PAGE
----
Breaking Habits: an introduction to stalking.
Habits. What are they?
Studying and dealing with our habits provide rich material for personal practice.
Habits are function of the mind. The brain and mind are hardwired to automatically and continually form habits. They are sets of conditioned behaviors, triggered by certain conditions. They are functions to streamline repetitive actions.
Habits benefit us because they circumvent thought. Thus, they aid survival by allowing us to respond to conditions instantly with complex set of actions. They also streamline repetitive and redundant activities, freeing the mind to focus on higher forms of thought. Similarly, they allow us to be more efficient in all activities.
However, habits are also a detriment, precisely because they circumvent thought. We respond to certain stimuli without thought. Certain conditions present themselves, and we find ourselves responding, often in ways we don’t actually want to. These responses serve to keep us locked in negative patterns. Habits layered onto of habits become very complex, and difficult to unravel. Our energy becomes tied up in their maintenance. Thus, we don’t have enough residual energy to devote to breaking the cycles.
These habitual behaviors and thought patterns are our primary loss of Freedom. Our mind automatically forms habits. We lose Freedom from conditioning we didn’t choose. Beginning in infancy we are conditioned by society, family, school, relationships, and work into certain habitual patterns. Freedom is slowly circumscribed without our awareness.
We can reclaim this Freedom. As adults we can choose to form or break different habits. But this is not easy. Conditions arise & habits fire off before thought engages.
How do we choose Habits?
Stalking is a method we can used to begin to break old habits and choose new ones. Virtually all behaviors and actions are composed of habituated components. It is not simply a matter of forming new habits. We must deal with the old habits which are occupying space and energy
Stalking at its most basic is paying attention to oneself. Specifically, observing oneself from a disinterested perspective. To break habits, me must first pay Attention. When you do something, look and see what were the conditions immediately before that.
The classic example is smoking cigarettes. Before you light up a cigarette, there will be a whole chain of events. The urge, certain conditions that trigger the urge, thinking about buying a pack, thinking about going to your spot, unwrapping the wrapper, opening the matchbook, etc. For different people, interrupting one item in that cycle will break the sequence, and make it at least a lot easier to not light up. Maybe its buying the pack. If you can resist the urge for the five additional minutes it takes to get home, the urge to buy will pass. The more times you do this, the weaker the urge becomes.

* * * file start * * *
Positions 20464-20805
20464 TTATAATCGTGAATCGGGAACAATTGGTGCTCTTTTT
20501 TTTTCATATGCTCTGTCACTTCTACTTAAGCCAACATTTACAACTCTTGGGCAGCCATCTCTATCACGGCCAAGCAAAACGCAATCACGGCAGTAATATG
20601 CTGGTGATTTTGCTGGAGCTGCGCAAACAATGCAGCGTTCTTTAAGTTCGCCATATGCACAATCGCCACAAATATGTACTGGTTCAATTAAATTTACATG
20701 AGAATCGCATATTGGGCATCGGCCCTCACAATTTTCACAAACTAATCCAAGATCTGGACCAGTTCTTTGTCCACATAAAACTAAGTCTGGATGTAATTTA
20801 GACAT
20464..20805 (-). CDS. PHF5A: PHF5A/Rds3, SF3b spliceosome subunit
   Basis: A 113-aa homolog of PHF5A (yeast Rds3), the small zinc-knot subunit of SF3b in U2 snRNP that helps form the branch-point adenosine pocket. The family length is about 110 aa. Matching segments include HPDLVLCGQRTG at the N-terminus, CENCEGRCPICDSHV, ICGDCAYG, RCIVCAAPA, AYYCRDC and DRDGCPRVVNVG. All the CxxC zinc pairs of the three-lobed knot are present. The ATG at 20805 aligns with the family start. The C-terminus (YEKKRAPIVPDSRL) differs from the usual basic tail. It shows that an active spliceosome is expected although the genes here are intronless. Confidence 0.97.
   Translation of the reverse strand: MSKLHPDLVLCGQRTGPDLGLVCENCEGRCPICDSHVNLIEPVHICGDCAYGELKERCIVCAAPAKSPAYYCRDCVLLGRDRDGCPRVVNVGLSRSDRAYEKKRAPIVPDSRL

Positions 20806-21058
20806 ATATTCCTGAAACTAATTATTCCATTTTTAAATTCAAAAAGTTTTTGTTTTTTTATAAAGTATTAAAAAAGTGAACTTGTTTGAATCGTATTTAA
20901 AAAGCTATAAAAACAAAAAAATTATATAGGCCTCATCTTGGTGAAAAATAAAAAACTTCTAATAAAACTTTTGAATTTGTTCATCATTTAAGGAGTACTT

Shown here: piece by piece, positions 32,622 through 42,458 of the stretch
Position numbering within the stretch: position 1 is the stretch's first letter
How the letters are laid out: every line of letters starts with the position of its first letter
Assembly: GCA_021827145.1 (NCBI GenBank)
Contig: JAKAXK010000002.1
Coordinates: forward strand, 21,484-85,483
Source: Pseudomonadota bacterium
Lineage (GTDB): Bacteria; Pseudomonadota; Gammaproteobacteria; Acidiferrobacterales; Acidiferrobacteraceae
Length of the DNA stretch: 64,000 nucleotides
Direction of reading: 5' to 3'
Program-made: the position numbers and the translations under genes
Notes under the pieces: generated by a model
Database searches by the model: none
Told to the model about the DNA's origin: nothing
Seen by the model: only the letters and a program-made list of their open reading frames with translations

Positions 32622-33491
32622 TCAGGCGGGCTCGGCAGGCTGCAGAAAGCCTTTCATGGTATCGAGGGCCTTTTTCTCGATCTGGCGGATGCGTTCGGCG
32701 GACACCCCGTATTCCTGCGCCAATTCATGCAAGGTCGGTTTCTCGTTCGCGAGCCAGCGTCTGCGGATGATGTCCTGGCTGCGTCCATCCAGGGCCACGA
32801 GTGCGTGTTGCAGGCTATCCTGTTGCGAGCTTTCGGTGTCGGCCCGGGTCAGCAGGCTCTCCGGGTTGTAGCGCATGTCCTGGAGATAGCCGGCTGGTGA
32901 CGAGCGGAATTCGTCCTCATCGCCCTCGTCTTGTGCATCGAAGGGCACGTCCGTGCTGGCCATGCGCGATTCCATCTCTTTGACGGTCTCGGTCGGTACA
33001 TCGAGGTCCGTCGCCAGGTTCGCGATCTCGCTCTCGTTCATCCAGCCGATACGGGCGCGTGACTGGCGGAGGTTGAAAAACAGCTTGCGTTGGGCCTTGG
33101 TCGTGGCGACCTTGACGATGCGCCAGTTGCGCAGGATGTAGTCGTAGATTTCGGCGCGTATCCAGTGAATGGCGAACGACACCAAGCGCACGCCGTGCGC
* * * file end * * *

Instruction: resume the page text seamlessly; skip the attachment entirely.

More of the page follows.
At any rate, the same can be done with any habit. For example, Arguments–what is the sequence of events leading to an argument? There will be a point of no return, where the pull of the drama is too strong to resist. What single thing can you do before that point, which will kill the sequence? Maybe its as simple as walking away, or driving away for twenty minutes. Whatever it is, do not rely on willpower alone, e.g. just keeping your mouth shut.
Before you can think about it, you go off on someone. What immediately lead up to that? You can only control what you do. You can not control what other people do. What did you do?
Of the actions leading to a habit, What is the one action you could do differently that would change the entire course of your behavior?
Next, you must create the space to give you time to change that one action, before the Habit fires off. There are many methods to do this. The best methods for me are meditation and paying attention. As you pay attention more, you’ll see things coming more clearly
At first, you’ll see yourself falling into the trap, where before you’d wonder how you ended up here again. Eventually, you’ll be able to interrupt the sequence. Sometimes success, sometimes failure. Persistence will yield more success.
The other piece to the habit puzzle, is to replace the old habit. Nature abhors a vacuum. You must always be working on choosing new habits. This is a subject for another post, however. Continual study and practice are the keys, though.
I’ve used this method on several habits. Physical habits are easier to address than mental habits. As hard as it is, quitting cigarettes is easier to address than arguing with your partner, or making poor financial decisions.